Why I Stopped Watching “Game of Thrones”

I’m a fan of George R.R. Martin’s A Song of Ice and Fire series, the book series HBO’s Game of Thrones is based on.

I consider it superior to The Lord of the Rings.

It is the reason why I consider it superior to The Lord of the Rings that is also the reason why I made the choice to no longer watch Game of Thrones.

My reason why can be summed up by this quote:

Image result for george rr martin quotes

An example of “life in all its light and darkness” can be seen in book 2, A Clash of Kings, where a knight (Sandor Clegane) demands a song from a young maiden (Sansa Stark):

“I’ll have that song. Florian and Jonquil, you said.” His dagger was out, poised at her throat. “Sing, little bird. Sing for your little life.”
Her throat was dry and tight with fear, and every song she had ever known had fled from her mind. “Please don’t kill me,” she wanted to scream, “please don’t.” She could feel him twisting the point, pushing it into her throat, and she almost closed her eyes again, but then she remembered. It was not the song of Florian and Jonquil, but it was a song. Her voice sounded small and thin and tremulous in her ears.

“Gentle Mother, font of mercy,
save our sons from war, we pray,
stay the swords and stay the arrows,
let them know a better day.
Gentle Mother, strength of women,
help our daughters through this fray,
soothe the wrath and tame the fury,
teach us all a kinder way.”

Here is the same scene — Sandor confronting Sansa — in the show:

No demand for a song.

No hymn sung.

None of the “light” that George R.R. Martin speaks of.

Another example of Game of Throne‘s lack of “light”: The Red Wedding.

After insulting Walder Frey by marrying a woman who isn’t his daughter, Robb Stark goes to the wedding of his mother’s brother, Edmure — who is also marrying a Frey — in order to make amends. The thinking being Walder was pissed about one wedding not happening, so maybe making another happen will set everything right.

It doesn’t.

In the show, Robb’s pregnant wife is stabbed in the womb by one of Walder’s men in the middle of  the wedding feast, kicking off a massacre known as “The Red Wedding.”

In the book — book 3, A Storm of Swords — Robb’s wife isn’t with him at the wedding. He doesn’t want to insult Walder further by bringing the woman he married to the wedding that is supposed to make Walder not hate him anymore. So she stays behind. And she’s not pregnant yet, either.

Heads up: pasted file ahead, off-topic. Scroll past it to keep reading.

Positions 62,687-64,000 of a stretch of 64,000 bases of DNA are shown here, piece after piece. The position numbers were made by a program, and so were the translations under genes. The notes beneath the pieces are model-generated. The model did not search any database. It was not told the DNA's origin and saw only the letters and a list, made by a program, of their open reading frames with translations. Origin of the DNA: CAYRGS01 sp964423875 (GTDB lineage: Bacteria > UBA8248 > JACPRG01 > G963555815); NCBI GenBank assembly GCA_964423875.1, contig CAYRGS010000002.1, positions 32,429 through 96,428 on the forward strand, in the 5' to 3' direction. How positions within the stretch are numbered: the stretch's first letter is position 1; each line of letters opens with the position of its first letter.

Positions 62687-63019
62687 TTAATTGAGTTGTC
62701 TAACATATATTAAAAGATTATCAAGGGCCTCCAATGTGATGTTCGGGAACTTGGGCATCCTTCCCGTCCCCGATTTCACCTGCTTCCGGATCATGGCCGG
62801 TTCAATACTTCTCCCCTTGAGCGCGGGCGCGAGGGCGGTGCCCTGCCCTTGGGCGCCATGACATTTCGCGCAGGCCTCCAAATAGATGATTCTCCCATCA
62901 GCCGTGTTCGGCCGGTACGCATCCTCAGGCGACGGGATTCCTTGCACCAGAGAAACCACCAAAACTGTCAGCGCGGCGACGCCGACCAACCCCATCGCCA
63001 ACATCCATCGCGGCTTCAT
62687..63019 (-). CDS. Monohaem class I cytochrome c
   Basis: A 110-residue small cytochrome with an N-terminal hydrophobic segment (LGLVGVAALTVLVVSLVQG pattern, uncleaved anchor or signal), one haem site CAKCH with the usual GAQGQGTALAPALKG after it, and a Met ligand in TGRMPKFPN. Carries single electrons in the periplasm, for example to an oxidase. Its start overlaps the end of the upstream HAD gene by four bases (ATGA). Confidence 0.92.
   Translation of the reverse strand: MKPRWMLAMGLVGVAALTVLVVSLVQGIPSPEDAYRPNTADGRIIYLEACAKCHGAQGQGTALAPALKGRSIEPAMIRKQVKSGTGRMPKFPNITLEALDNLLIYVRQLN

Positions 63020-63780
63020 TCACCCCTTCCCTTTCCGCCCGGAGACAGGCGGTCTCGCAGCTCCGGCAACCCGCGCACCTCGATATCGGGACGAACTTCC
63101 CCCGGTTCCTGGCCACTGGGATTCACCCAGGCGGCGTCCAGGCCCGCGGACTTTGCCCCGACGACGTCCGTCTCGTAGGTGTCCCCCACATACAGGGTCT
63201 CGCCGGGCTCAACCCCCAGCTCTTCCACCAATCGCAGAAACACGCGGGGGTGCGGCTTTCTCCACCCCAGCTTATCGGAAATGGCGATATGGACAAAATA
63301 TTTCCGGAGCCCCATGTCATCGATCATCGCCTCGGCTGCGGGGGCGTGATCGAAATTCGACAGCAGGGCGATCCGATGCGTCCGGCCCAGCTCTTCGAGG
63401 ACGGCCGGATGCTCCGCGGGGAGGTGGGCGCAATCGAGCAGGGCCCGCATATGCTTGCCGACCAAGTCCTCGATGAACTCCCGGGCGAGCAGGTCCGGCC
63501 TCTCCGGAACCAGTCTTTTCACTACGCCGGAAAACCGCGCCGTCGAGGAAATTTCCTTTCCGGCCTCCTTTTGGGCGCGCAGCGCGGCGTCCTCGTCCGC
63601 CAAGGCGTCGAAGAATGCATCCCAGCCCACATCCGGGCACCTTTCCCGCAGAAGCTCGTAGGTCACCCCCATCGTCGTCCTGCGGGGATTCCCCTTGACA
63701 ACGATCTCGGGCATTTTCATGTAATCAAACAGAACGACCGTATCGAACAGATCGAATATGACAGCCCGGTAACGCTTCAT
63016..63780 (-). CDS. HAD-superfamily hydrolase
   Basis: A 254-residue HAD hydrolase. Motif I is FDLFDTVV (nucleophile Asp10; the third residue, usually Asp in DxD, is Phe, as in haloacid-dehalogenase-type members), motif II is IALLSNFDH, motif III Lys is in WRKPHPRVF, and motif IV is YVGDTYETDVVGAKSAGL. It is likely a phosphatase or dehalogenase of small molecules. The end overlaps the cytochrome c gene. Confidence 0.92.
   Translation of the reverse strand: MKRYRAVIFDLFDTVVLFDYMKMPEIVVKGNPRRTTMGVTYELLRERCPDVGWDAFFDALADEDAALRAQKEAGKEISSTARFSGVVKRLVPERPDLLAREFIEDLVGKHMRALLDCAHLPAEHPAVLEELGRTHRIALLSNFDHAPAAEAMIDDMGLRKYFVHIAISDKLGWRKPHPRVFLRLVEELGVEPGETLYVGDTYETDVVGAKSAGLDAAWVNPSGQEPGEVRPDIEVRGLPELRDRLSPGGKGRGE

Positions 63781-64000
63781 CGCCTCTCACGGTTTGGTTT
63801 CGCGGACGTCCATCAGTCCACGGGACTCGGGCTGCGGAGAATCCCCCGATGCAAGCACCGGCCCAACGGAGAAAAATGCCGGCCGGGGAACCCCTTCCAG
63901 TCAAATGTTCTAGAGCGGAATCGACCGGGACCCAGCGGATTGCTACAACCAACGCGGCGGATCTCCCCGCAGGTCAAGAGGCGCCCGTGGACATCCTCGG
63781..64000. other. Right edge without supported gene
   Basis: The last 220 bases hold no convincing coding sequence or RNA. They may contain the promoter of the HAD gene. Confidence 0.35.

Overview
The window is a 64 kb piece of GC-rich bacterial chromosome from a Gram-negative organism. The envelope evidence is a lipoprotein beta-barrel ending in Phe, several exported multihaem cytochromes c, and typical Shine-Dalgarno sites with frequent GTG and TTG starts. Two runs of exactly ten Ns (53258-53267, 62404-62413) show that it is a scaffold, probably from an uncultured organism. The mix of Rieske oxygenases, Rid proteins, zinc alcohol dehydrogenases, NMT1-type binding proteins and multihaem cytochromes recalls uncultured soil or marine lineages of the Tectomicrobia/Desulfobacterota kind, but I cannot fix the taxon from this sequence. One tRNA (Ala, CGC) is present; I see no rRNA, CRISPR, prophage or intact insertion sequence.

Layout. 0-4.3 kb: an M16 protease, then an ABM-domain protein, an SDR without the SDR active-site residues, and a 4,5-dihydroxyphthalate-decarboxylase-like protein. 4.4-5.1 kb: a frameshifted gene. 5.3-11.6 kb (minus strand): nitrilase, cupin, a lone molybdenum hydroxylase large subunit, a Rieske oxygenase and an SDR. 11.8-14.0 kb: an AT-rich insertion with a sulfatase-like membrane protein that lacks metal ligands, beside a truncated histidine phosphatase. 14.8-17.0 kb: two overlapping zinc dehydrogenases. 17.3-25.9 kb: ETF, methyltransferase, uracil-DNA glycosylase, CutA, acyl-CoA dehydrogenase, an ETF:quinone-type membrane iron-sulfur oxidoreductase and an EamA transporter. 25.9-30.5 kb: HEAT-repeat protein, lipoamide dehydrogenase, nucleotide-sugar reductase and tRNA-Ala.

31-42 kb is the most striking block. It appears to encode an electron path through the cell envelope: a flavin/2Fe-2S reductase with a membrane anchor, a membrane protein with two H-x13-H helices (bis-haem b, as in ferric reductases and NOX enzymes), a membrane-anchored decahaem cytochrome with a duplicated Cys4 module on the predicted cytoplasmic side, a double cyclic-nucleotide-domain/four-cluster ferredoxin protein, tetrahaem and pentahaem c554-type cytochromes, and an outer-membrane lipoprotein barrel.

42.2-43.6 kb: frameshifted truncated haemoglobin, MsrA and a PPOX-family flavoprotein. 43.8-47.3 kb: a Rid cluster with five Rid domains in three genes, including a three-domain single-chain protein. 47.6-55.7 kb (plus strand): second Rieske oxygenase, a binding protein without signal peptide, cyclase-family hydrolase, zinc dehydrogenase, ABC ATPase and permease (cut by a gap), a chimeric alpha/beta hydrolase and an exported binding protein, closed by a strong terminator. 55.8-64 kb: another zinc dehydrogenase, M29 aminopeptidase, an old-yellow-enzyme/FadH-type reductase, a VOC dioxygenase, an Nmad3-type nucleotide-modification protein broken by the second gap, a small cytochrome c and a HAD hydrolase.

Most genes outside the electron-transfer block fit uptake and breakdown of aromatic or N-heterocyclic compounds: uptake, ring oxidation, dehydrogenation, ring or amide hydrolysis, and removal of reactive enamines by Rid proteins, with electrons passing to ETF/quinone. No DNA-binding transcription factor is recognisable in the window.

So why have Robb’s now-pregnant wife at The Red Wedding if not for the shock value of seeing her get stabbed to death?

It is pornographic violence. i.e., Violence for the sake of violence.

The Red Wedding — in the book and in the show — is horrible.

But the show seems to amp up the horror for no other reason than “Because it can.”

There is a lot to admire about Game of Thrones.

The acting is good.

The special effects are good.

The sets, costumes, and props are good.

The music is good.

But the writing…

To sum up my issue with the writing in one sentence:

We have time to see Daenarys’ butt…

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…but we don’t have time to hear Septon Meribald’s “Broken Man” speech.

Image result for game of thrones broken man

How that speech ends:

“…my brothers were all going, and I would not be left behind. William said I could be his squire, though Will was no knight, only a potboy armed with a kitchen knife he’d stolen from an inn. He died upon the Stepstones, and never struck a blow. It was fever did for him, and for my brother Robin. Owen died from a mace that split his head apart, and his friend Jon Pox was hanged for rape.”
“The War of the Ninepenny Kings?” asked Hyle Hunt.
“So they called it, though I never saw a king, nor earned a penny. It was a war, though. That it was.”

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3 thoughts on “Why I Stopped Watching “Game of Thrones”

      1. I do agree but here is my problem. I have never watched the show or read the books. So my opinion is kinda invalid. But i do agree with you on the point of light and dark do need to be shown in the show.

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